JIM LEHRER: Kwame Holman reports the House debate.
KWAME HOLMAN: House Republican leaders had been under pressure for a month to respond to the Senate's approval of new gun control measures. This week, Republicans decided to bring two bills to the floor. One deals specifically with the issue of guns, and will be debated tomorrow. The other, a wide-ranging bill focused on ways to address youth violence, was brought to the floor today.
REP. DENNIS HASTERT, Speaker of the House: This strategy allows the House to work its will on two separate issues joined by one common tragedy. The House will work its will on the issue of gun restrictions. We cannot and should not hide from this issue that occupies the attention of the American people. And the House will works its will on the wider issue surrounding our culture and our society and its impact on our children.
KWAME HOLMAN: But some Democrats charged the Youth Violence Bill was designed to provide political cover for Republicans who are determined to defeat new gun control measures.
REP. ROBERT WEXLER, (D) Florida: Instead of gun control, we're doing remote control. Instead of worrying about kids and gun shows, we're worried about TV shows.
REP. MARTY MEEHAN, (D) Massachusetts: The Republican leadership had to figure out a way to deal with the tricky issue of guns and violence in schools. They capitulated and delayed and played games because they didn't have the courage to just report this bill to the floor and allow it to have an open discussion on guns.
KWAME HOLMAN: The House already had been working on a Juvenile Justice Bill for months, and the legislation had overwhelming support.
REP. ASA HUTCHINSON, (R) Arkansas: And what this bill does is to provide 1.5 billion dollars in grant money so that the states can apply for that money. They can apply what works in their jurisdiction. It gives them creativity. It gives them flexibility. It gives them resources so they can deal with the juveniles, not by sending them to prison, locking them up, but by having accountability in the juvenile court system.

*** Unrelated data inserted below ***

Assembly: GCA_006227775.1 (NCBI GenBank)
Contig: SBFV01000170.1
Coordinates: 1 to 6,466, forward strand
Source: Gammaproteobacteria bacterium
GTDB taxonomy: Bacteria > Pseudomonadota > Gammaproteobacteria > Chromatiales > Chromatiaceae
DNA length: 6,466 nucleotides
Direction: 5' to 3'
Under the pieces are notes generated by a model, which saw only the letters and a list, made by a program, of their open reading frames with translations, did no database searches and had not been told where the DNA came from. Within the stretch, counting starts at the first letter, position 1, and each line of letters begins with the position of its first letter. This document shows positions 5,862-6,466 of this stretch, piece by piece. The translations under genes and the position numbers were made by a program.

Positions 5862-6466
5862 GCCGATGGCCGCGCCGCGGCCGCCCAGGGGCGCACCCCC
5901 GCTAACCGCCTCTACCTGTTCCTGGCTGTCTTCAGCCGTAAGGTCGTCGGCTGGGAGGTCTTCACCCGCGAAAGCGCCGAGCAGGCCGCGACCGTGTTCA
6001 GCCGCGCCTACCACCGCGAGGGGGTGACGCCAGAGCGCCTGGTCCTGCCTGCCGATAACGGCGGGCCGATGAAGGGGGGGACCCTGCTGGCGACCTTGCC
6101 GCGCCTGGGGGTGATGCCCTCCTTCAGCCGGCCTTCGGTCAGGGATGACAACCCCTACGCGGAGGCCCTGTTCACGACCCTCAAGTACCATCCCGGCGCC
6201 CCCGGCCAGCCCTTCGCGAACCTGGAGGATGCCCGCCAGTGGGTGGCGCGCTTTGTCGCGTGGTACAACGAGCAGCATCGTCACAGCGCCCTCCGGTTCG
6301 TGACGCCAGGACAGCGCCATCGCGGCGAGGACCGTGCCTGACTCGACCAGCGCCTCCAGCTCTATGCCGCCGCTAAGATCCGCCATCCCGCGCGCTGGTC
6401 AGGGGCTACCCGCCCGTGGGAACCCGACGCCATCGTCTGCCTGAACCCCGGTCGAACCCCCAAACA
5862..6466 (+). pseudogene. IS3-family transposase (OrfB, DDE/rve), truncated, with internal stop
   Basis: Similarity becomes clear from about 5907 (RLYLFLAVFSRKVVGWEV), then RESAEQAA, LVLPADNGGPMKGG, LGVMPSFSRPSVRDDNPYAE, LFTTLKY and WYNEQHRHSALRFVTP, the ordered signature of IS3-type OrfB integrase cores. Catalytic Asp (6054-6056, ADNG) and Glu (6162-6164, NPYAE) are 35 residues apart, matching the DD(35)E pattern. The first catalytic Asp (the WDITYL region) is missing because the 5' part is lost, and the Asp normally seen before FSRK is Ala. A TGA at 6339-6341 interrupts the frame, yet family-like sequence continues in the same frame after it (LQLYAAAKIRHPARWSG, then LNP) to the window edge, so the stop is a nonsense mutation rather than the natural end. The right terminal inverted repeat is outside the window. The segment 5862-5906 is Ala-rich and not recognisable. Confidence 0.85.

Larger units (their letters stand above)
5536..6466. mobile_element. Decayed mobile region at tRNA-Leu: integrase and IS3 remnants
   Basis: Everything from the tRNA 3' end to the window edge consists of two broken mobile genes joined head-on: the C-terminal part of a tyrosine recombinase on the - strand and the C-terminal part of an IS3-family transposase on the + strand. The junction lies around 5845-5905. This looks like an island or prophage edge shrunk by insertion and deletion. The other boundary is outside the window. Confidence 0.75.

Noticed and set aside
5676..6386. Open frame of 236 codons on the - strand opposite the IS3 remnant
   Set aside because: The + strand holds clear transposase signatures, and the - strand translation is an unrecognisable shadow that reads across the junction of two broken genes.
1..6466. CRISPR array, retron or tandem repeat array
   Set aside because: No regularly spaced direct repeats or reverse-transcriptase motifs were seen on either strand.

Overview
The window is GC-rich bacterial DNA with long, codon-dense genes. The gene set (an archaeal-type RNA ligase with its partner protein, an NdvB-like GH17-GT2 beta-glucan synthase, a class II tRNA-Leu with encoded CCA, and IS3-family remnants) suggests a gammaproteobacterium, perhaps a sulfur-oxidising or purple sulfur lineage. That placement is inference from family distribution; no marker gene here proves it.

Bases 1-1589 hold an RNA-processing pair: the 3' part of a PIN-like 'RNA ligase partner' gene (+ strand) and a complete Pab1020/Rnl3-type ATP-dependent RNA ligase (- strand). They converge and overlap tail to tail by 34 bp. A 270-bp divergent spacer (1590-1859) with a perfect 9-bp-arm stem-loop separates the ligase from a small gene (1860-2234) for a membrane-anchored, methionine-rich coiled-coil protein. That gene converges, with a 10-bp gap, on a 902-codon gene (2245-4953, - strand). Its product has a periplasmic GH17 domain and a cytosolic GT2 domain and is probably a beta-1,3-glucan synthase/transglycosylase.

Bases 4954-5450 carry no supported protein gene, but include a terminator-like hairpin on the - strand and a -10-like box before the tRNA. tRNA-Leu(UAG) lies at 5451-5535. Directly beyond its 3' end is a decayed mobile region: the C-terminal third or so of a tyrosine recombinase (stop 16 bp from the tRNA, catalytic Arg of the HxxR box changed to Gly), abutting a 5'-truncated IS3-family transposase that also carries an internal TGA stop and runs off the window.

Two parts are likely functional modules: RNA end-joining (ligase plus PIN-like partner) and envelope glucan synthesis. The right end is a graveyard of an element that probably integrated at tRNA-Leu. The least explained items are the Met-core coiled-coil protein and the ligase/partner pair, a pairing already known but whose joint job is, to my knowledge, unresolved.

KWAME HOLMAN: But in the wake of the Colorado school shootings, members of the House proposed 174 amendments to the bill, covering a broad range of issues. They called for prosecuting more juveniles as adults, allowing the public display of the 10 commandments, prohibiting federal judges from interfering with voluntary school prayer, prohibiting the sale of sexually explicit and violent material to minors under the age of 17, a labeling system for interactive videos, and outlawing gun violence on television and in computer games. Other amendments called for a surgeon general's study of the problems of interactive media, a select congressional committee on youth violence, creation of a national center on school violence, and an around-the-clock toll free hot line to report threats of school violence. The Republican-controlled Rules Committee whittled down the number of amendments to 44, and that action prompted sharp debate.
REP. DAVID BONIOR, Minority Whip: We asked for school resource officers to be in the schools to stop the violence. It wasn't made an order. We asked for a number of things that deal with this question, guidance counselors. We don't have guidance counselors anymore in America. That was not made an order.
KWAME HOLMAN: But Rules Committee Chairman David Drier said there simply were too many amendments.
REP. DAVID DREIER, Chairman, Rules Committee: We have considered basically every conceivable option that was out there, and we have broken this bill up. Why? So that we can have a full and fair debate.
KWAME HOLMAN: Texas conservative Tom DeLay, the Republican Whip, shaped the debate with an impassioned and somewhat sarcastic statement on what might have caused the school shootings in Colorado.